Off-Centered Focal point indicator - D800

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Re: Off-Centered Focal point indicator - D800

Postposted on Tue Feb 04, 2014 8:11 pm

PenGun wrote: I dunno. It's been shown the D800 is right there in IQ with several MF cameras. The R2 and Pentax were in that little test.

Now that was D0X so take it how you will.

For what I do the a7R was made for, and the nice lenses are what I need.

http://carnagepro.com/photo/EX1/


Oh, I know that the D800 resolves as much detail as the Pentax 645D, but a few folks who use both have said that the images from the 645D have a greater sense of the depth and better color/tonality. It's worth noting that the 645D uses a CCD sensor, which might be at the root of those opinions.

I'm looking forward to perusing your site... I love looking at photos. :D
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Re: Off-Centered Focal point indicator - D800

Postposted on Tue Feb 04, 2014 10:21 pm

Bigger pixels, bigger sensor, CCD better at base ISO- just don't try to shoot that Pentax in anything other than stellar light. That's what Canon is for :).
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Re: Off-Centered Focal point indicator - D800

Postposted on Tue Feb 04, 2014 10:39 pm

Yeats wrote:
Airmantharp wrote:And I sorely wish Pentax would get on the ball with a full-frame system and 35mm lenses that can keep up with their 645 lenses. The new K-3 won DSLR of the year at DPReview, but tests with their current lineup of lenses using the Sony 24MP sensor show Pentax sorely trailing the big five lens houses while their selection makes Sony look good.

But man can they make a camera body.


The lens selection is what the lens selection is. If you want small, high-quality primes and the best legacy glass support going, go Pentax. If you want inexpensive all-weather gear, go Pentax. If those specific niches aren't your tipple, if you are a gear-hound or measurebator, go someplace else. I've seldom recommended Pentax to people, because it's not a well-rounded system in the modern context.

I don't believe any well-regarded lens-review site* has measured the Pentax glass on the 24MP sensor, but I could be wrong as I'm not obsessed with numbers.

*Don't say DxOMark, their "Camera Lens Ratings" are the laughingstock of the photographic community.

As far as FF... eh, whatever. I realize it's the in-thing and all that, and that's why people want it, not necessarily because they want to work at becoming good photographers. Further development on Medium Format would be more interesting. The difference between MF and FF is greater than that between FF and APS-C.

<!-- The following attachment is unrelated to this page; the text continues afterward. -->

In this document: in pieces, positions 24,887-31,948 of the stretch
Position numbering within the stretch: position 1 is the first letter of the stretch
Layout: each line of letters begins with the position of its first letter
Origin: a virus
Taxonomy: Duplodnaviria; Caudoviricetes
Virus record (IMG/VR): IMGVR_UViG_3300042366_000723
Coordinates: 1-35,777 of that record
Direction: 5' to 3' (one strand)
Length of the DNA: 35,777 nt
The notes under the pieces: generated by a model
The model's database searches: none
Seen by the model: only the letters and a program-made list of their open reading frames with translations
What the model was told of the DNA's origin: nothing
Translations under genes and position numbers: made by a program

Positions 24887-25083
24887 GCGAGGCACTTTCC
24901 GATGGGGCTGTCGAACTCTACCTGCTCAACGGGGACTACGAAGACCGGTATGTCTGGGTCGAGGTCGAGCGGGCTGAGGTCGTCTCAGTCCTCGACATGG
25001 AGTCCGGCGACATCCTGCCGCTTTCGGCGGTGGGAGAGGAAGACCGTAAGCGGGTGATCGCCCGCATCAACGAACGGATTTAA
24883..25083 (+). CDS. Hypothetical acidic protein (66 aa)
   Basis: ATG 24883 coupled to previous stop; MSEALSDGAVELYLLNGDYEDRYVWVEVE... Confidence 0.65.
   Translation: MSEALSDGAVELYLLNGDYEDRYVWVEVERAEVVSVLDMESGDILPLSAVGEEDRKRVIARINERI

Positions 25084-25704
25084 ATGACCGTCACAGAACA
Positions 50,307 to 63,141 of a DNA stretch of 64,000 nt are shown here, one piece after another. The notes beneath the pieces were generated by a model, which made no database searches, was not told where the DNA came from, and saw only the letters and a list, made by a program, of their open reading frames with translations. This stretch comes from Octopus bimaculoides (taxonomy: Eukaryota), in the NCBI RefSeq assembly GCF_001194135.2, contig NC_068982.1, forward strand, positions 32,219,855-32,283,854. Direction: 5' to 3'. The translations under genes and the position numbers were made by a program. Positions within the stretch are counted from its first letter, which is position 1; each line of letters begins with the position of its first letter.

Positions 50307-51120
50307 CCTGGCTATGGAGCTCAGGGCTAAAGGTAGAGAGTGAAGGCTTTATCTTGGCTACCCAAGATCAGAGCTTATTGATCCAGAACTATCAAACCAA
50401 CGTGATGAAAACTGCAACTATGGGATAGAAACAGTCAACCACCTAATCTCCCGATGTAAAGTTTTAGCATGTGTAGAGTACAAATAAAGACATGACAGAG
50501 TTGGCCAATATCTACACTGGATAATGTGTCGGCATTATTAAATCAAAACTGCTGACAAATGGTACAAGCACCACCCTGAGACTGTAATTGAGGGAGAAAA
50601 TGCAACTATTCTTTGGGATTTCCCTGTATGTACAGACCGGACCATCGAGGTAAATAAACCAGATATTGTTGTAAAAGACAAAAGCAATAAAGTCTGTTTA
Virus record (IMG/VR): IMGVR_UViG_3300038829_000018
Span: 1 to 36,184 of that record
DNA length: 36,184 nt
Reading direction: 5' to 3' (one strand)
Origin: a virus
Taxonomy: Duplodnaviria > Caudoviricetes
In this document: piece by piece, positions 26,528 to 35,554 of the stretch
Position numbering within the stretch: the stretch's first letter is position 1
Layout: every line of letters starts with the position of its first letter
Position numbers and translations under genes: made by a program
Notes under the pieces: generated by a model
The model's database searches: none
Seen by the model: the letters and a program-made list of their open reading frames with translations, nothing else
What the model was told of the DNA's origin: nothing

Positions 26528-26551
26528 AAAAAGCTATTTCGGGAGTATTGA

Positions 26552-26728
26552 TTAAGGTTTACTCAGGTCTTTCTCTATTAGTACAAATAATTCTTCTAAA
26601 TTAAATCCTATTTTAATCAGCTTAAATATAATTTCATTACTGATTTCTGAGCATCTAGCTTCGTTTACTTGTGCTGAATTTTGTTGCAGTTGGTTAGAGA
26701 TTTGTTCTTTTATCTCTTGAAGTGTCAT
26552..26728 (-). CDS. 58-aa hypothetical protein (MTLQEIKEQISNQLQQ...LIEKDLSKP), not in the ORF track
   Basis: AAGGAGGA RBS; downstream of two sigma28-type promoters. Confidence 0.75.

DxOMark's ratings are as subjective as anyone else's- interpretations of measurements, weighing what they think is more important.

But their measurements are nearly always spot-on. They've tested plenty of Sony 16MP and 24MP sensors, and with the 24MP sensor on the K-3, the general lack of real resolving power among Pentax's otherwise very neat primes is a definite drawback. It'd be better if Sigma, Tamron and Tokina had a full lineup in K-mount, but even third-party lens selection is pretty anemic- and precious few of those lenses live up to the full potential of first-party lenses on other systems.

That said, the only 'quality' issue Pentax has is in lens resolution; from what I've seen and heard (and would love to experience first hand) their rendering is stellar, and that makes up more than the difference unless you're printing extremely large. Nikon's new 58/1.4G isn't three times the price of the 50/1.4G for nothing, after all.

On FF vs. APS-C vs. MF- this'll be different across different systems, but note that FF cameras are generally the most capable cameras in a system. It's not all about measurebating either- from personal experience, moving to FF meant being able to shoot well in far lower light, having even greater latitude with post-processing, and having even greater control over depth of field. I can get both shallower depth of field than a crop system is capable of realizing, while also being able to stop my lenses down further without butting up against the effects of diffraction. They're the sweet spot of this kind of shooting, where shallow depth of field requires more care on smaller sensors, and as PenGun mentioned above, diffraction from extremely narrow apertures on medium format and larger systems becomes a working limitation. And then there's the lack of CMOS sensors above 35mm format that keeps such cameras below ISO 1600, when a modern Canon can hit ISO 6400 with ease.
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Re: Off-Centered Focal point indicator - D800

Postposted on Tue Feb 04, 2014 11:07 pm

Phase One's new MF is using a CMOS Sony sensor. Its good to 6400. The folks at Luminous Landscape love it so far. There is speculation that Sony will step into the MF market, but I am not so sure about that. Just what we need... another Sony mount and naming structure.

http://www.luminous-landscape.com/reviews/cameras/iq250_back_announced.shtml
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Re: Off-Centered Focal point indicator - D800

Postposted on Tue Feb 04, 2014 11:21 pm

TheEmrys wrote:Phase One's new MF is using a CMOS Sony sensor. Its good to 6400. The folks at Luminous Landscape love it so far. There is speculation that Sony will step into the MF market, but I am not so sure about that. Just what we need... another Sony mount and naming structure.

http://www.luminous-landscape.com/reviews/cameras/iq250_back_announced.shtml


This will be interesting, especially considering that Sony is willing to sell sensors to just about everyone; I know that a second MF house has been rumored to be using the new 50MP CMOS as well.